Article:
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Minn. school bus issues reviewed

ST. PAUL - School buses remain a safe way to transport students, but Minnesota school districts and state agencies must do more to ensure bus drivers are qualified and vehicles are properly maintained, an audit found.

Legislative Auditor James Nobles tells Minnesota lawmakers about his office's report

ST. PAUL - School buses remain a safe way to transport students, but Minnesota school districts and state agencies must do more to ensure bus drivers are qualified and vehicles are properly maintained, an audit found.

Most school districts do a good job overseeing their student transportation operations, but some do not take driver qualifications and busing contracts as seriously as they should, according to a legislative audit released Tuesday.

The review also showed that state agencies dealing with student transportation should provide more driver oversight and advice to districts about busing issues.

Legislative Auditor James Nobles said providing safe and efficient student transportation is a tough job.

"We found many examples of excellent performance both at the local level and at the state level," Nobles told the Legislative Audit Commission. "But we also found policies and practices that fall short of what they need to be."

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School districts spent

$446 million on student transportation during the 2005-06 school year. More than 700,000 students were eligible for student transportation.

School districts either provide their own student transportation or contract with a private company to provide busing. Districts are required to offer busing to students living two or more miles from school.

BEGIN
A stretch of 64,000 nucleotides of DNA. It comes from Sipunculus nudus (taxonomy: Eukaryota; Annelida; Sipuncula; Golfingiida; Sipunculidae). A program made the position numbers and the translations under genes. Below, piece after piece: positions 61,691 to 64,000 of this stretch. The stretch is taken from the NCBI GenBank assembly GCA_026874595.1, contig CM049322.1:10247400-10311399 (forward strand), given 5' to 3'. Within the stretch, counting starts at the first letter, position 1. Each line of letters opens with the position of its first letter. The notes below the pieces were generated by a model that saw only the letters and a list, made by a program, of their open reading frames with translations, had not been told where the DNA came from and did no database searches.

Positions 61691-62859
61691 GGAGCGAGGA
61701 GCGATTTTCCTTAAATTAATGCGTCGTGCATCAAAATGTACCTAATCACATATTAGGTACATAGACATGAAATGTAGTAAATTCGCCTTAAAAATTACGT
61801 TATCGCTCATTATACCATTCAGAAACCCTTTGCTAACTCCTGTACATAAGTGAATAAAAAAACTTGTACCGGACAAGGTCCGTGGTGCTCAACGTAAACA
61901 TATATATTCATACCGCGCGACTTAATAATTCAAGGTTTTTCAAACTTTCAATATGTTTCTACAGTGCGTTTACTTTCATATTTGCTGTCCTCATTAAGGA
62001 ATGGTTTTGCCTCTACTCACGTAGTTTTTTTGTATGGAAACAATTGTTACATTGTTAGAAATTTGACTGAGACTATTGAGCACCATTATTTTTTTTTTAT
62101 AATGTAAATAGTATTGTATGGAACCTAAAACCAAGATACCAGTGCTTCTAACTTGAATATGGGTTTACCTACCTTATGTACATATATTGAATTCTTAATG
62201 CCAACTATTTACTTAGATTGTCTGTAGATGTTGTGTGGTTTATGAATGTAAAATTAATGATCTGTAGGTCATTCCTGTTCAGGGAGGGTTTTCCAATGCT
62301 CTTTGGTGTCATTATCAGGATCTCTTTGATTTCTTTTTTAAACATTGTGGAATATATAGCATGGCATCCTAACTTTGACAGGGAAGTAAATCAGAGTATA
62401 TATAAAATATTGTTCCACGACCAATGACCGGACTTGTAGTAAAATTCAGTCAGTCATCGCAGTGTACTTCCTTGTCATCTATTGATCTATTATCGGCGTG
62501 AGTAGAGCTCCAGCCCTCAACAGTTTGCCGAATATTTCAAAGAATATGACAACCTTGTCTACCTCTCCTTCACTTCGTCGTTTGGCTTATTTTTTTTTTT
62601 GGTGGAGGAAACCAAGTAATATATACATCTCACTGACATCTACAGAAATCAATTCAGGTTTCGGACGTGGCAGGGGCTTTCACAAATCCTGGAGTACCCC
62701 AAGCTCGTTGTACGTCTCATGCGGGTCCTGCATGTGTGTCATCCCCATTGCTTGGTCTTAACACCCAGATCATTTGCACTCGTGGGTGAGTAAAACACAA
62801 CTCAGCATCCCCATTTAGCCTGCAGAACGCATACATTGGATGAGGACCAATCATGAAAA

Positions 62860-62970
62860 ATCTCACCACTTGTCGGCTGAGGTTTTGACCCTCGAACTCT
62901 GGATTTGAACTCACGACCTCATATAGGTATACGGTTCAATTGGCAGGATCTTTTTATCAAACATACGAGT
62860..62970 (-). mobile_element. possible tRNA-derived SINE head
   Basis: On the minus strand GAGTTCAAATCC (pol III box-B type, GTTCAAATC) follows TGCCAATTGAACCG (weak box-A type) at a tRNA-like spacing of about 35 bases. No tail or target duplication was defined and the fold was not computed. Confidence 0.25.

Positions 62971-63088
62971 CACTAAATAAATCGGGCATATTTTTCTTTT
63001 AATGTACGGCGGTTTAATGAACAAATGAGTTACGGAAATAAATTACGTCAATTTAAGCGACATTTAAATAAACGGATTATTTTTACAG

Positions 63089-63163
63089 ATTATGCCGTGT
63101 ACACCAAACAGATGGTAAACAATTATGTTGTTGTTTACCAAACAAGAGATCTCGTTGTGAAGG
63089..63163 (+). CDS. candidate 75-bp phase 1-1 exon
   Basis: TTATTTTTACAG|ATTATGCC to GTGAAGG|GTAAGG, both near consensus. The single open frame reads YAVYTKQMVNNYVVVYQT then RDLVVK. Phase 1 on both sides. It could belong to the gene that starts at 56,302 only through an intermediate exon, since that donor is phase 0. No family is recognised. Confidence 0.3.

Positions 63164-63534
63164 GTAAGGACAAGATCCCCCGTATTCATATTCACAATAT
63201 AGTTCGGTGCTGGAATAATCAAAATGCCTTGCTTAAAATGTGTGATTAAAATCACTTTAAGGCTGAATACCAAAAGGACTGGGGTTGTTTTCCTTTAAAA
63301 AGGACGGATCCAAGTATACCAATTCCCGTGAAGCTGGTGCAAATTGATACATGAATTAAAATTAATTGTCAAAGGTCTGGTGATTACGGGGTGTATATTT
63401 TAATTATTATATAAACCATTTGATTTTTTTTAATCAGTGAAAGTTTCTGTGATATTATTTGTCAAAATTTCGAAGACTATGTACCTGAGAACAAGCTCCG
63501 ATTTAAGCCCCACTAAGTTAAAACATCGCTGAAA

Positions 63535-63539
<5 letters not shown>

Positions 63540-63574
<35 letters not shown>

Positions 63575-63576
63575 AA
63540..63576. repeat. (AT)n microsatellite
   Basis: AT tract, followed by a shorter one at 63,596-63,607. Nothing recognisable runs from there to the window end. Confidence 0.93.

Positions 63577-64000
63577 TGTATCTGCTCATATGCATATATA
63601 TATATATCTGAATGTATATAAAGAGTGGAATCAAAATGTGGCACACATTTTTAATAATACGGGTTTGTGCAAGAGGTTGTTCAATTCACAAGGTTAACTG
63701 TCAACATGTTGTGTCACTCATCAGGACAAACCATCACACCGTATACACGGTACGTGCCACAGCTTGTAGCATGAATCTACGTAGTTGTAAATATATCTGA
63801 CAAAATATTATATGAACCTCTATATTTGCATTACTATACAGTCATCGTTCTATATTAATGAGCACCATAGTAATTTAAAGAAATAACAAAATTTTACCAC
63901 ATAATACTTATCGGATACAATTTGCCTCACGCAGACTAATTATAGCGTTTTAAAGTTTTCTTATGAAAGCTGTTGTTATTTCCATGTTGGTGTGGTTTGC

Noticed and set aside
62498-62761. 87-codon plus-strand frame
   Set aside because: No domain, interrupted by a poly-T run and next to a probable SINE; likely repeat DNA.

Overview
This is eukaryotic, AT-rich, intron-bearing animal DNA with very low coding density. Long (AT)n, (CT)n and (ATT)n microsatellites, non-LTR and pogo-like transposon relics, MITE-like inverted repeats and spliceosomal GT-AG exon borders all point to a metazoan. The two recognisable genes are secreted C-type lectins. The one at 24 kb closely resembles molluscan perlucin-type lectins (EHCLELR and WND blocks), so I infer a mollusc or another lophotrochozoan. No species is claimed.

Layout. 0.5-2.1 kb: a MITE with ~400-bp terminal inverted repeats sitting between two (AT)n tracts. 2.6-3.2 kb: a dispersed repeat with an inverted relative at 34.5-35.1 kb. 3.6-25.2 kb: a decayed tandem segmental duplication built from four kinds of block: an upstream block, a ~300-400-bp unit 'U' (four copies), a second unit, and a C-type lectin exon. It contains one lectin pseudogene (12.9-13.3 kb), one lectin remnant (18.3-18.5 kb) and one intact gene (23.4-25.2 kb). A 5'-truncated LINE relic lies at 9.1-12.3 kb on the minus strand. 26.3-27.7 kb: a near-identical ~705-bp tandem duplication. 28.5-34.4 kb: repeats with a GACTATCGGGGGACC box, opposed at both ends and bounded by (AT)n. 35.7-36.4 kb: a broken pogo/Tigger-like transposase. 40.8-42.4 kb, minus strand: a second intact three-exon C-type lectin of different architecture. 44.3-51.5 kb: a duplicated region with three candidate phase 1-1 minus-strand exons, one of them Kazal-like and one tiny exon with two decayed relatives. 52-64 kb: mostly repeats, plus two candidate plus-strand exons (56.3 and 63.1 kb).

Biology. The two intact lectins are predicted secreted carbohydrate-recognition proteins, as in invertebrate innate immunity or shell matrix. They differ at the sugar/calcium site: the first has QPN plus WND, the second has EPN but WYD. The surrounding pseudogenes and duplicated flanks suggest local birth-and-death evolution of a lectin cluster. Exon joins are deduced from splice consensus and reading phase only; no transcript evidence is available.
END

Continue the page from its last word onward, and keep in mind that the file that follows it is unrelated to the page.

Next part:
Judy Randall, the audit's project manager, said districts must regularly evaluate their student transportation plans, and those that provide their own busing should do a better job verifying that their bus drivers meet requirements.

The audit concluded that qualifications required for those who drive vans or other smaller vehicles for student activities are minimal and should be strengthened. Unlike traditional bus drivers who must obtain a special license and undergo tests, those who drive smaller vehicles are only required to have a standard driver's license and do not need to pass a written exam or be tested for drugs or alcohol.

Sen. David Hann, a commission member who also serves on a Senate student transportation subcommittee, said he thinks lawmakers will debate a bill that addresses issues highlighted in the audit during the upcoming legislative session, which begins Feb. 12.

The number of school vehicle crashes has declined over the past decade, officials said. Only 30 percent of crashes are attributed to bus driver error, Hann said, and some of those could be eliminated with better scrutiny of the drivers.

Auditors criticized the Minnesota Department of Public Safety, which has primary state-level oversight of school busing safety. The department has an inadequate record-keeping system that hampers its oversight of bus safety, the report concluded, and the agency provides minimal oversight of bus drivers.

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A team of 11 investigators and a supervisor conduct 14,000 school bus inspections annually, said Capt. Ken Urquhart of the Minnesota State Patrol, who also serves as the Public Safety Department's pupil transportation safety director.

It is eight times safer for a student to be on a school bus than to be driven to school by a parent, Urquhart said.

Implementing the audit's recommendations could require more funding, officials said.

Wente works for Forum Communications Co., which owns The Forum. He can be reached at (651) 290-0707 or swente@forumcomm.com

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